Cast & Crew
Ignacio López Tarso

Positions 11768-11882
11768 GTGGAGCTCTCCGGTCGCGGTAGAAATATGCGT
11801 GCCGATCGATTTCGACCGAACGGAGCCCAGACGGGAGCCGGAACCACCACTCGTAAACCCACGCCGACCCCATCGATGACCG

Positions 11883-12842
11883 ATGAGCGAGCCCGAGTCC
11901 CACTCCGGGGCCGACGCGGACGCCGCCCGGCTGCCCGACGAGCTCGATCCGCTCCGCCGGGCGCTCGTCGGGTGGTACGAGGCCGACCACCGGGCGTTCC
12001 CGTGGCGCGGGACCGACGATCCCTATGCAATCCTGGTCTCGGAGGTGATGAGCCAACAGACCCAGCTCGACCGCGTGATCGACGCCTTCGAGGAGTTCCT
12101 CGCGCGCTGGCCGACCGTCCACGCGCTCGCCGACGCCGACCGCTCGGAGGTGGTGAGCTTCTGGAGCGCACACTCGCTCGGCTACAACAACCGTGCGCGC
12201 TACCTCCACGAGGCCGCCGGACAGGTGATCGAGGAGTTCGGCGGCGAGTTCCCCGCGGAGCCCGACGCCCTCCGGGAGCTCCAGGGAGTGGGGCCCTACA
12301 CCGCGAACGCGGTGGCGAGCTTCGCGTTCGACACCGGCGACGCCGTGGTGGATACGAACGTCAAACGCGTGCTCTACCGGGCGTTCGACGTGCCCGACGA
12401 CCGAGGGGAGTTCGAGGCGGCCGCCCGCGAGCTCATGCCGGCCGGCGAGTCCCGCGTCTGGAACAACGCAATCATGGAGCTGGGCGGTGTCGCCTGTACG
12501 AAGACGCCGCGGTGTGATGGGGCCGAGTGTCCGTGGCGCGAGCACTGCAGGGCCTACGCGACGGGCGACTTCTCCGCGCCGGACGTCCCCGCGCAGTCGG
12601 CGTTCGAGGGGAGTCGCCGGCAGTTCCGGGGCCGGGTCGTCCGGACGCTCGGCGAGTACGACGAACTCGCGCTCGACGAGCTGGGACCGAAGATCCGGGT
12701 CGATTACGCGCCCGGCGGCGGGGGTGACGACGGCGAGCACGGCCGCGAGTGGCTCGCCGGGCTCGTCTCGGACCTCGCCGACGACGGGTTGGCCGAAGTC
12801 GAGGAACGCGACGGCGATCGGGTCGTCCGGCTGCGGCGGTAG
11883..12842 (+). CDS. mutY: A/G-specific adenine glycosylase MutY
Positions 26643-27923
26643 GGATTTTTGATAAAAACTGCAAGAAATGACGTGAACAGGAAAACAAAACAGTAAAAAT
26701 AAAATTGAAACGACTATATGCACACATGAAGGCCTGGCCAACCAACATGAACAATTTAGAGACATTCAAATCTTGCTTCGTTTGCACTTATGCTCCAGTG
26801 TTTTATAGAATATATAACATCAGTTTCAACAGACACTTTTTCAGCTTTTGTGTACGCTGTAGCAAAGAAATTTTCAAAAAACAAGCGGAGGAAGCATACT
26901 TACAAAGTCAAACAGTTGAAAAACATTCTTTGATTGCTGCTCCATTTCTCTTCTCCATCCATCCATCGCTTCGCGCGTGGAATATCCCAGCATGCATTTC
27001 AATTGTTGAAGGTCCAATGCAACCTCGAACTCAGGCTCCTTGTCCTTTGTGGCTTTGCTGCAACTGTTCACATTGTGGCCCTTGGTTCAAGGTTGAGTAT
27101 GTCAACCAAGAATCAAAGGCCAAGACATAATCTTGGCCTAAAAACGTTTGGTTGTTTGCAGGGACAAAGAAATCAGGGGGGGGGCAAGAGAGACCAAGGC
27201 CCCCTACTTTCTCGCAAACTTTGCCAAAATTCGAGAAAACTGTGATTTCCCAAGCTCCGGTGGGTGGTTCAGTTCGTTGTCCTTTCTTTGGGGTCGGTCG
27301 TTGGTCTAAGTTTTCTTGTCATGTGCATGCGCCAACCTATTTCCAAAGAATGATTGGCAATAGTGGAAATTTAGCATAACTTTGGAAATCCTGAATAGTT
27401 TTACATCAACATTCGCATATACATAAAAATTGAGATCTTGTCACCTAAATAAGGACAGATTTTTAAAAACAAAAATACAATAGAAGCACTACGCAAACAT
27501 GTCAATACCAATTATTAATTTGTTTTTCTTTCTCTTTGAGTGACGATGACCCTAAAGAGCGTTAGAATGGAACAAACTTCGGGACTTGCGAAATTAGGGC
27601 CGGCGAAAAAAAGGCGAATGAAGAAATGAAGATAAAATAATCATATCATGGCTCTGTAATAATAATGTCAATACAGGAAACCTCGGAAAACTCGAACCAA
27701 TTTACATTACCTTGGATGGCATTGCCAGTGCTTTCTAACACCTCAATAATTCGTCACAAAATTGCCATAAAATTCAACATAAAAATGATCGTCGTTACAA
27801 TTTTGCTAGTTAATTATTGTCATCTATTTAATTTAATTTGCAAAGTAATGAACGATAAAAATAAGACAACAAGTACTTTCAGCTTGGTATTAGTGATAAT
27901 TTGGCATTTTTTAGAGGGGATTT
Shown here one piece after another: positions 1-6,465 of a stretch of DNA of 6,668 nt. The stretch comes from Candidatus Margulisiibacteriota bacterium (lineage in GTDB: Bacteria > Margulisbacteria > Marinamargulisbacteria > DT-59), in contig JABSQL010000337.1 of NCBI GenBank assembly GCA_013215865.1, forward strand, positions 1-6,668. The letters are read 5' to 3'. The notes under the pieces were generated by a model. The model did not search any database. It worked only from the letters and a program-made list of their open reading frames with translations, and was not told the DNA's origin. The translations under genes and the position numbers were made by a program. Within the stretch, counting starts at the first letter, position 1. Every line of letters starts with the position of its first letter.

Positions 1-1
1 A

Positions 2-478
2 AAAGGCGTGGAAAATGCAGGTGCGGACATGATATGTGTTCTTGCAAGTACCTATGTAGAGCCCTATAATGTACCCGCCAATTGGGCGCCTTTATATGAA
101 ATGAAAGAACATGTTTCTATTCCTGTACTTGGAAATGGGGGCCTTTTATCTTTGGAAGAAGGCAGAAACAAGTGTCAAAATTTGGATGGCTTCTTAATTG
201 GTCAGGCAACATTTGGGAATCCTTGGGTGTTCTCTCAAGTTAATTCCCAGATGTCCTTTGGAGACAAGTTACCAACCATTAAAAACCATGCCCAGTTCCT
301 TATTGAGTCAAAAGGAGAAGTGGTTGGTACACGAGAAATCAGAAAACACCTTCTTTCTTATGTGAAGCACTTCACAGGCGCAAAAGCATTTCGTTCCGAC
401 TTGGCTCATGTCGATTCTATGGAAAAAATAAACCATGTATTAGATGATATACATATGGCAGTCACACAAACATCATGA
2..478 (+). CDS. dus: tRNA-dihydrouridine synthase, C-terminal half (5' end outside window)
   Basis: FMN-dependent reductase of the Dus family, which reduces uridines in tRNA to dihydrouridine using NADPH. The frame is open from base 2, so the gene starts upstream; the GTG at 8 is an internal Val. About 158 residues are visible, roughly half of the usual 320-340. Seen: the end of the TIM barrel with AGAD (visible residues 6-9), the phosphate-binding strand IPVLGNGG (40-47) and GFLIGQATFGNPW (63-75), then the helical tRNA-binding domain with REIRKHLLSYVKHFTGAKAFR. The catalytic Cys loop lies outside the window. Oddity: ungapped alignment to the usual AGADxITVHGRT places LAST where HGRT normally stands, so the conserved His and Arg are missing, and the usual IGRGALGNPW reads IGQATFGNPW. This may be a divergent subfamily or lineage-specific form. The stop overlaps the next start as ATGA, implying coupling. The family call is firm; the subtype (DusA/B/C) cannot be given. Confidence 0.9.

In turn-of-the-century Mexico, Father Nazario lives on alms and tries to follow the precepts of Christ, mutely enduring disparagement and mockery for his lack of worldly perspective. The prostitute Andara, having killed another woman in a brawl, takes shelter in his room, and he nurses her back to health. He is stripped of his pastoral duties when church authorities learn that she has shared his room, and he takes to the road to beg his way like Christ among the poor. Seeing a construction crew, he asks to work for food alone and precipitates bloodshed as the workers revolt. Arriving in a village, he is reunited with Andara and with Beatriz, a woman whom he consoled when she attempted suicide over the departure of her brutal and faithless lover, El Pinto. Nazario is dismayed to find himself regarded as a saint but consents to pray for a fevered child, whose condition thereupon improves. The two women now insist upon following him as his disciples. In a plague-stricken village, he is troubled to discover that a dying woman thinks of her lover rather than of God. He chastises his companions for their carnal interest in him. Andara gains the devotion of a lascivious dwarf, and he tags after her. Nazario is arrested with Andara as her accomplice, and Beatriz returns to El Pinto. Savagely beaten in prison, Nazario is saved by a church thief. Ecclesiastical authorities intervene, and Nazario is separated from the group of chained prisoners and given a private guard. Taking pity on the thirsty priest, an old peasant woman offers him a pineapple, and, after hesitating, he gratefully accepts her charity.